State and Local Spending: Do Tax and Expenditure Limits Work?
This empirical analysis by Benjamin Zycher of the American Enterprise Institute applies data from 49 states (excluding Alaska) over the period 1970–2010 to the empirical question of the effectiveness of TELs, which display a wide variety of features across the states.
Tax and Expenditure Limits for Long-Run Fiscal Stability
Emily Washington and Frederic Sautet of the Mercatus Center examine how states can correct for the inflexibility inherent in state expenditure systems to respect taxpayers’ desires for government services over time. Although they are not a perfect solution, binding TELs prevent policymakers from increasing state spending beyond voters’ willingness to pay for government services, the authors argue.
What Is the Evidence on Taxes and Growth?
In this Tax Foundation study, William McBride examines the effects of tax policy on economic growth. He finds the literature on the topic demonstrates long-term economic growth is to a significant degree a function of tax policy. If governments seek to spur investment, he writes, they should lower taxes on the earnings of capital. If they seek to increase employment, they should lower taxes on workers and the businesses which hire them. The report also includes a discussion of the effects of progressive tax systems.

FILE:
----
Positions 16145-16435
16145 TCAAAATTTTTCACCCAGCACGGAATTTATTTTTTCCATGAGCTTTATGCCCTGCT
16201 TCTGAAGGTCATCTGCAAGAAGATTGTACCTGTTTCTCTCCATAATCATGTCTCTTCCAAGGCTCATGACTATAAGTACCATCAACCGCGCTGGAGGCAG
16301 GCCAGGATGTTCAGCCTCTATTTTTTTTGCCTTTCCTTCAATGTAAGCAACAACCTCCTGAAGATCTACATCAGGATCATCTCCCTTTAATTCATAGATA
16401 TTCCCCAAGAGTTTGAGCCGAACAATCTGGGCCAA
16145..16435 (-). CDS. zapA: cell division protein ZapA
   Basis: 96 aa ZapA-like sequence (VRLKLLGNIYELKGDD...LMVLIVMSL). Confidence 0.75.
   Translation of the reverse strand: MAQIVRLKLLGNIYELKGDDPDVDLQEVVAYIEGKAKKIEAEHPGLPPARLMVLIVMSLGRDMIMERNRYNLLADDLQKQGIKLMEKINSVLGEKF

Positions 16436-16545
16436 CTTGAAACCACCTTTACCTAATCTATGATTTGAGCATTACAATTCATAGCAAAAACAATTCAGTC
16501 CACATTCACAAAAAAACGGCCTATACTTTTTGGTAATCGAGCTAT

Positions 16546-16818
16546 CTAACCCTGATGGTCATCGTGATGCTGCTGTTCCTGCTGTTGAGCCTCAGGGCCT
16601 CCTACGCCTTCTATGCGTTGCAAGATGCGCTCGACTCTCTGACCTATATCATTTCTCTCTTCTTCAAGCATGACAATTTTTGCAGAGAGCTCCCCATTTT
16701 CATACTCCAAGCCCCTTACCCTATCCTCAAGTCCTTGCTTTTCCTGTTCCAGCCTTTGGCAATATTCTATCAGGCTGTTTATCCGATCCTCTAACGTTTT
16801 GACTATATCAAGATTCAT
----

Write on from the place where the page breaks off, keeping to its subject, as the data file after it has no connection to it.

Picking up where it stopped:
Nothing in this Research & Commentary is intended to influence the passage of legislation, and it does not necessarily represent the views of The Heartland Institute. For further information on this and other topics, visit the Budget & Tax News website, The Heartland Institute’s website, and PolicyBot, Heartland’s free online research database.